Lentils can be an excellent source of nutrition at relatively low cost. According to researchers from the Universities of Minnesota and Wisconsin, lentils may have been one of the first agricultural crops grown on this planet, with cultivation beginning more than 8,500 years ago. A member of the legume family, the lentil (Lens culinaris) is a bushy annual plant. Its lens-shaped seeds grow in pods of usually two seeds each and come in a variety of colors: brown, yellow, red, pinkish, blue-green, and in between.

Lentils are a nutrient-rich powerhouse. They contain vitamins, minerals, and enzymes and are an inexpensive source of protein—about 30 percent of their calories come from protein—having the third-highest level of protein, by weight, of any legume or nut. Health Magazine touted lentils as one of the five healthiest foods.

Our family ate a lot of lentils during my childhood and I liked them. Over the years I decided that additional ingredients (beyond salt, water, and a chopped onion) made them much tastier. Here’s my version. You can use yellow or brown or red lentils or a combination. I tend to like the yellow-brown variety. I also prefer my food on the mild side and this recipe has a mild-to-barely-medium curry warmth. If you want it very mild, use only half the ginger called for; if hotter, add another ¼ tsp.


  • 1 cup brown or yellow lentils, washed carefully, rinsed and drained
  • 2 cups vegetable broth
  • 1 onion, quartered
  • 1 carrot, cut into one-inch chunks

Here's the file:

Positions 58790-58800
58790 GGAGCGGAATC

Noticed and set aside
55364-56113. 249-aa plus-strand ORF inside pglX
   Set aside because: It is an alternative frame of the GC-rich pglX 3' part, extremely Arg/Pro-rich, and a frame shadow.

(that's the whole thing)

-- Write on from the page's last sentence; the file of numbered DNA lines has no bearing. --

• 1 cup celery, diced
  • 2 Tbsp chia seeds
  • 1 tsp Indian curry (mild or medium)
  • 1 tsp garlic minced
  • ½ tsp sea salt
  • ¼ - ½ tsp ground ginger, depending on taste preference of mild to medium
  • ½ tsp turmeric
  • ½ tsp ground celery seeds
  • ¼ tsp pepper
  • ¼ tsp cumin


Place vegetable broth and quartered onions in a blender and blend until smooth. Add sliced carrot and pulse until chopped.

Pour into a large sauce pan. Add all remaining ingredients and bring to a boil. Turn heat to medium low (keep mixture bubbling a little) and simmer until soft, stirring periodically.

Serving Options

Ladle into small individual bowls and serve as a main dish with a green side salad.

Garnish lentil pottage with tiny cubes of jicama, fresh parsley, or low-fat sour cream, etc., and serve as a side dish.

Serve over cooked brown basmati rice. Brown rice and lentils served together are called a complete protein.

If you can eat nightshades without experiencing joint pain, add 4 cups of fresh diced roma tomatoes and serve the mixture as a thick stew over cubed whole grain bread, halved baked potatoes, or pasta.

Freezes well. Double the recipe and freeze leftovers for later. That gives you more from one culinary effort. They cook more quickly if soaked in water overnight.